Bell’s seasoning, to taste

Make Pepperidge Farms stuffing according to package instructions.

In a skillet, add butter and melt over medium heat. Add onions, celery, mushrooms and walnuts. Saute for about 10 minutes. Add salt, pepper and Bell’s seasoning to taste. Add to stuffing mix and stir. Refrigerate until cold (I often put the stuffing in a large plastic bag and put it in the porch, since I rarely have much space in my refrigerator.)

SPICE CAKE

Old-fashioned spice cake

A couple of weeks ago, I flew to Pittsburgh to see my brother. Now, for those of you readers who are men, don’t send me letters and say I am not correct when I say that widows learn how to take care of themselves, but widowers are often reattached in weeks or months.

My sister-in-law died in March of 2018, the memorial service was in April and a few months ago my brother mentioned that he wanted me to meet Lois. As I walked down the Pittsburgh airline’s escalator, I saw them holding hands. And I am here to tell you that my brother has found, very simply, the nicest person I have ever met. In addition, she is around his age (he is 83) and they met playing duplicate bridge.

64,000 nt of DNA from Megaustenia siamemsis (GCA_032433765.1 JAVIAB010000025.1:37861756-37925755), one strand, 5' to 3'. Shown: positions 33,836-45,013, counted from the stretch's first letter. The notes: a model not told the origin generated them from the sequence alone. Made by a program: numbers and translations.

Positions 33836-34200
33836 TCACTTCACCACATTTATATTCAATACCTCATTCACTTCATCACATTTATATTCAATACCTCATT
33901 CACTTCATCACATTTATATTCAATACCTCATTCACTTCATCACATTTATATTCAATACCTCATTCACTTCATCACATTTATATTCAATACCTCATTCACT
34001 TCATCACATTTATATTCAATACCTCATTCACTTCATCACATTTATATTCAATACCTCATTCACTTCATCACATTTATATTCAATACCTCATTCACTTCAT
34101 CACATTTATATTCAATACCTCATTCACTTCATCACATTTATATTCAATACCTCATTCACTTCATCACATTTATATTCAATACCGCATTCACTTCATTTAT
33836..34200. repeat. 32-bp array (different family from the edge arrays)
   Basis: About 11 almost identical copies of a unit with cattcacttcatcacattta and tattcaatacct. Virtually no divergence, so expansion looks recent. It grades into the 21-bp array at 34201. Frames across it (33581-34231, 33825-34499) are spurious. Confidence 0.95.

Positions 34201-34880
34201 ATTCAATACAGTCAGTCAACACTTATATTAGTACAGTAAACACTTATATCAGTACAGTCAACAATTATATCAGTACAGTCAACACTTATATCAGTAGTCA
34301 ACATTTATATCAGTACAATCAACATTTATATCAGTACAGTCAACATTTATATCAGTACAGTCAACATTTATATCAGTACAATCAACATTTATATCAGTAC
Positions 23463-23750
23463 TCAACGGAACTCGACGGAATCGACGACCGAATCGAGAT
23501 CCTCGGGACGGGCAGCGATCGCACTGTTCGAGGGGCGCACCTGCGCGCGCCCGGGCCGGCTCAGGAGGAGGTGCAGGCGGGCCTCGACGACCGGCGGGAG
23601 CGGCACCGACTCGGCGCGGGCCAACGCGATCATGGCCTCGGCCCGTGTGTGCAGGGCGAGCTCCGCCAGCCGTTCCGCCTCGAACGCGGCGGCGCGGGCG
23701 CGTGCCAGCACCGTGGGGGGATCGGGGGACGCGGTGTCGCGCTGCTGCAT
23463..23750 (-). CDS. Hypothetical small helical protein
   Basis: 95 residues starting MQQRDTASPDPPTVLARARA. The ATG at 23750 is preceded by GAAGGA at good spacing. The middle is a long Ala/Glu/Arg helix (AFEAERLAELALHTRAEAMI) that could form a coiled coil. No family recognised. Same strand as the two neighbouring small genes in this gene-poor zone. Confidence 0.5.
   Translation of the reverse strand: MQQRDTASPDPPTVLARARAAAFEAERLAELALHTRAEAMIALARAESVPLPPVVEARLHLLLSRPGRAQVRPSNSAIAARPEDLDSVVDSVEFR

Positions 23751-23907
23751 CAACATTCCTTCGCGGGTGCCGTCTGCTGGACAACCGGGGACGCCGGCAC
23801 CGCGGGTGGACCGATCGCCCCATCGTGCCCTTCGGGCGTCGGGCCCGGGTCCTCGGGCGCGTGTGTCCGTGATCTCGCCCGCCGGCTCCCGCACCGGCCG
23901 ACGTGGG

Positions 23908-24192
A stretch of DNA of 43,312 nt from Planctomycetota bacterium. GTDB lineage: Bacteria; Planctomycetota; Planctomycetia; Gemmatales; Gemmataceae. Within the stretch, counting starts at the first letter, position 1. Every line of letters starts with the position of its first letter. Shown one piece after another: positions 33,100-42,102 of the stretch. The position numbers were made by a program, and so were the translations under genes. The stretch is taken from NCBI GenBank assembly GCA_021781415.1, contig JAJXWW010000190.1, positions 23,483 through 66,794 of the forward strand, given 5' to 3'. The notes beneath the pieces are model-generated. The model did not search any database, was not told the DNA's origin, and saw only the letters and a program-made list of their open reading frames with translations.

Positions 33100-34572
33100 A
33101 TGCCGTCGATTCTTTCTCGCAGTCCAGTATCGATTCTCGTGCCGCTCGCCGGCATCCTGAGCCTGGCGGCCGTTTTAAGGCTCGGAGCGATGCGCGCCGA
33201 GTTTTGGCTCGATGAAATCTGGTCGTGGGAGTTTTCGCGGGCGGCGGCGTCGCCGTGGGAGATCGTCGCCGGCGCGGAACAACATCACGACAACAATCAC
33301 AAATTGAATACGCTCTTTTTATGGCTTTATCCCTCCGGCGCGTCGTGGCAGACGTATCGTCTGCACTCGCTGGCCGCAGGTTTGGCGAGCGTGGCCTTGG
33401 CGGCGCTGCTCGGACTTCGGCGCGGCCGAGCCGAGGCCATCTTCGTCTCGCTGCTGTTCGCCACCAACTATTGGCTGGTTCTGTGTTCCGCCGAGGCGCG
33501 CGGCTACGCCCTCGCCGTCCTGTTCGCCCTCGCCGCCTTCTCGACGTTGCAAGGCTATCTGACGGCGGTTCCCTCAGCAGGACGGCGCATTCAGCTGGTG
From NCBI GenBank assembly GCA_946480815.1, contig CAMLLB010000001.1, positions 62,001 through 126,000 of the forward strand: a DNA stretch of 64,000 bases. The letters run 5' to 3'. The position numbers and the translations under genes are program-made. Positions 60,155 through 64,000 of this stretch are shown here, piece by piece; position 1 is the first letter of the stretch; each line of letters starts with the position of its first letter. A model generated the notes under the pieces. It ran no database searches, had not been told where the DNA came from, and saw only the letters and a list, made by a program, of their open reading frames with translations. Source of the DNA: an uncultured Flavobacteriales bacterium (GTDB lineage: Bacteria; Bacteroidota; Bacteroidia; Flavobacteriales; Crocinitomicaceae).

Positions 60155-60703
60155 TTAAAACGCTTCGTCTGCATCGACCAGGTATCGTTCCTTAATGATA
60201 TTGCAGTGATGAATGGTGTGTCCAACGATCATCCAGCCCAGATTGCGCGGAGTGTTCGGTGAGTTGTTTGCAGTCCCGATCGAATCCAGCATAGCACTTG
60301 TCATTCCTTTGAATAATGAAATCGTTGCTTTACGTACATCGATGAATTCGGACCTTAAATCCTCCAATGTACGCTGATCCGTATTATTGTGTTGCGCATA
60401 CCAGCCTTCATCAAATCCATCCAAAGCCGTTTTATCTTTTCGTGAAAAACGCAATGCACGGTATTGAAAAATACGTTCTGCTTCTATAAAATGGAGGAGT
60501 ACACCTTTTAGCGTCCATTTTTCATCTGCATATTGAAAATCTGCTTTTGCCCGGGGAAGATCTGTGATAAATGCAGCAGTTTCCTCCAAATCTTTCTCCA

(There is that story, possibly apocryphal, about the fact that one of two duplicate bridge partners shot the other after a bad bid. My brother does take bridge that seriously, nor does Lois, but neither has a gun)

Anyway, I had a wonderful few days. One evening we had dinner at an inn where we shared oil-truffled French fries with a ramekin of srirachi. My entree was a small pork tenderloin with mashed potato side so delicious I had to ask what was in it: the sous chef said it was maple syrup and chipotle.

The second night, Lois’s three daughters and their husbands brought pot-luck to my brother’s house and called it a party. Lois’s daughters are as nice as she is, as are their husbands, although one of them showed me a picture of a 10-point buck he’d killed that afternoon.

Now I am home and the holidays have begun. For the past two columns, I gave you my recipes for turkey, gravy, stuffing and a new cranberry sauce. Although pies are de rigueur, why not make a lovely autumn cake and, if you have some extra, make a trifle? I will be driving to Newburyport, Mass., for the day, but feel free to e-mail me if you run into problems.